• If virologic failure is confirmed, a new regimen is chosen and prescribed at the first visit after resistance test results are available. (clinicaltrials.gov)
  • AS PER AMENDMENT 12/6/00: If the resistance assay fails to yield results, another regimen is chosen and prescribed based on the patient's medical and medication history. (clinicaltrials.gov)
  • If virologic failure is not confirmed, the current drug regimen is not changed. (clinicaltrials.gov)
  • An OB regimen is chosen by the physician and patient based on the patient's prior treatment history, prior and current laboratory abnormalities, the screening GT/PT antiretroviral resistance testing, and any prior GT/PT antiretroviral resistance (if available). (clinicaltrials.gov)
  • The drugs in the OB regimen are chosen from among the currently approved antiretrovirals and permitted newly approved/investigational antiretrovirals available in the countries where the study is implemented, and must consist of 3 to 5 drugs, including no more than 1 newly approved/investigational agent. (clinicaltrials.gov)
  • Studies suggest that treatment interruption prior to initiation of a multiple-drug rescue regimen may improve virologic response in individuals who have failed several prior antiretroviral regimens. (clinicaltrials.gov)
  • molecule
  • Direct biochemical methods include methods in which a protein or a small molecule, such as a drug candidate, is labeled and is traced throughout the body. (wikipedia.org)
  • Typically, computation inference methods are primarily used to predict protein targets for small molecule drugs based on computer based pattern recognition. (wikipedia.org)
  • By identifying the pharmacophore of the drug molecule, the profiling method of pattern recognition can be carried out where a new target is identified. (wikipedia.org)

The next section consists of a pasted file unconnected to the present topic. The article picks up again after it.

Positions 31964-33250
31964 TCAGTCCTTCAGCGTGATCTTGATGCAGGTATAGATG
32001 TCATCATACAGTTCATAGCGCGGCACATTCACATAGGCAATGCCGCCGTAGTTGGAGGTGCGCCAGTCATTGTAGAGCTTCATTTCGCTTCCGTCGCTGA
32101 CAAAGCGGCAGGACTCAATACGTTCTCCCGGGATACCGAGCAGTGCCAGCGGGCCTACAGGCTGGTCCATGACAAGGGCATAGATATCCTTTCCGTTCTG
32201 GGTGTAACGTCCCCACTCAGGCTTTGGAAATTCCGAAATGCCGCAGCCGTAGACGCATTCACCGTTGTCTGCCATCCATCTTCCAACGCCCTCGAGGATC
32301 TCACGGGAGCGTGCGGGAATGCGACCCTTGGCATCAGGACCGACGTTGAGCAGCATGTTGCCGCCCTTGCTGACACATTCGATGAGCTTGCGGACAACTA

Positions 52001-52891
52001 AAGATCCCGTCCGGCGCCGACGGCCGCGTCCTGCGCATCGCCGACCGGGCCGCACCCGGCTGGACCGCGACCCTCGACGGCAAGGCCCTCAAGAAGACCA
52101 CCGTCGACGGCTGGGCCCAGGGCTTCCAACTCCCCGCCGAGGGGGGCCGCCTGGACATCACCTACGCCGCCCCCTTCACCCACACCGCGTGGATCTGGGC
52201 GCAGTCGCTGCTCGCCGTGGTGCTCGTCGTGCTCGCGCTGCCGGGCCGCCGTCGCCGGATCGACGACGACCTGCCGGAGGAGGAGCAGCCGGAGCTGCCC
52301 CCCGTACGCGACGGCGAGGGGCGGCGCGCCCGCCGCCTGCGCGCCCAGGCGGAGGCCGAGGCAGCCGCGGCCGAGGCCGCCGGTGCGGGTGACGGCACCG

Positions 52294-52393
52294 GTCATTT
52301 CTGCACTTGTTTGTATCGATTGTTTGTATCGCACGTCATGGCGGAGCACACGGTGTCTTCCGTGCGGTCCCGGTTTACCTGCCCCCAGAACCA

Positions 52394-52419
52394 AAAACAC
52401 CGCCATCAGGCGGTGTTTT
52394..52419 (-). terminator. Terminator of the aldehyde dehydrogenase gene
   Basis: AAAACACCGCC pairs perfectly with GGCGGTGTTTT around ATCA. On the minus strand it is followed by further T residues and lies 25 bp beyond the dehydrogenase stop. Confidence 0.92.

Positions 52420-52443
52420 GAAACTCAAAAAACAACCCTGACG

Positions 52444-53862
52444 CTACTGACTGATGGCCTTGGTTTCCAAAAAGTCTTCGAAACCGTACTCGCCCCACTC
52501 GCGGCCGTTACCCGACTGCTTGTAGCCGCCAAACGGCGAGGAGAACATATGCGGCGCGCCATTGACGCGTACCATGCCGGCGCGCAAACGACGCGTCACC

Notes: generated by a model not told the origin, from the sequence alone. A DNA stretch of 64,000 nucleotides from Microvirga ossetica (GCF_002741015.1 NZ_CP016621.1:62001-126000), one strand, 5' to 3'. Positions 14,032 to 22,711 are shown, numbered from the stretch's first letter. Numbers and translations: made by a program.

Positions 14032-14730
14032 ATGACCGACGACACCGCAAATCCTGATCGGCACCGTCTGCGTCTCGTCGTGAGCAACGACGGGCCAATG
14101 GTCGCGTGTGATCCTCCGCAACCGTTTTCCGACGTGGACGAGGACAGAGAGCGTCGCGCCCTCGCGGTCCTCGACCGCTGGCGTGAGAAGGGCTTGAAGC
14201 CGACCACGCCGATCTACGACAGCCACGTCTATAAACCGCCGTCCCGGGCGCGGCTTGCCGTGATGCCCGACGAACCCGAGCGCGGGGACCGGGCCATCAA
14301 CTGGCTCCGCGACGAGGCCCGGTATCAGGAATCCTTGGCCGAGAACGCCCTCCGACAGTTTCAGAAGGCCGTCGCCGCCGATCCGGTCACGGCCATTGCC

• genes
  • A rapid process of sharing resistance exists among single-celled organisms, and is termed horizontal gene transfer in which there is a direct exchange of genes, particularly in the biofilm state. (wikipedia.org)
  • newly
  • However, this method could also be used for finding new targets for existing or newly developed drugs. (wikipedia.org)
  • Molecular
  • The Journal addresses the serious challenges of trying to decipher the molecular mechanisms of drug resistance. (liebertpub.com)
  • A mechanism of action usually includes mention of the specific molecular targets to which the drug binds, such as an enzyme or receptor. (wikipedia.org)
  • organisms
  • Individual organisms vary in their sensitivity to the drug used and some with greater fitness may be capable of surviving drug treatment. (wikipedia.org)
  • acquisition
  • Without alternative strategies, the acquisition of drug resistance by pathogenic microorganisms looms as possibly one of the most significant public health threats facing humanity in the 21st century. (wikipedia.org)
  • chemical
  • Drug, toxin, or chemical resistance is a consequence of evolution and is a response to pressures imposed on any living organism. (wikipedia.org)
  • Receptor sites have specific affinities for drugs based on the chemical structure of the drug, as well as the specific action that occurs there. (wikipedia.org)
  • cells
  • Drugs disrupting the cytoplasmic membrane or electron transport chain, for example, are more likely to cause toxicity problems than those targeting components of the cell wall (peptidoglycan or β-glucans) or 70S ribosome, structures which are absent in human cells. (wikipedia.org)
  • The microbial cells growing in a biofilm are physiologically distinct from planktonic cells of the same organism, which, by contrast, are single-cells that may float or swim in a liquid medium. (wikipedia.org)
  • interaction
  • In pharmacology, the term mechanism of action (MOA) refers to the specific biochemical interaction through which a drug substance produces its pharmacological effect. (wikipedia.org)
  • By knowing the interaction between a certain site of a drug and a receptor, other drugs can be formulated in a way that replicates this interaction, thus producing the same therapeutic effects. (wikipedia.org)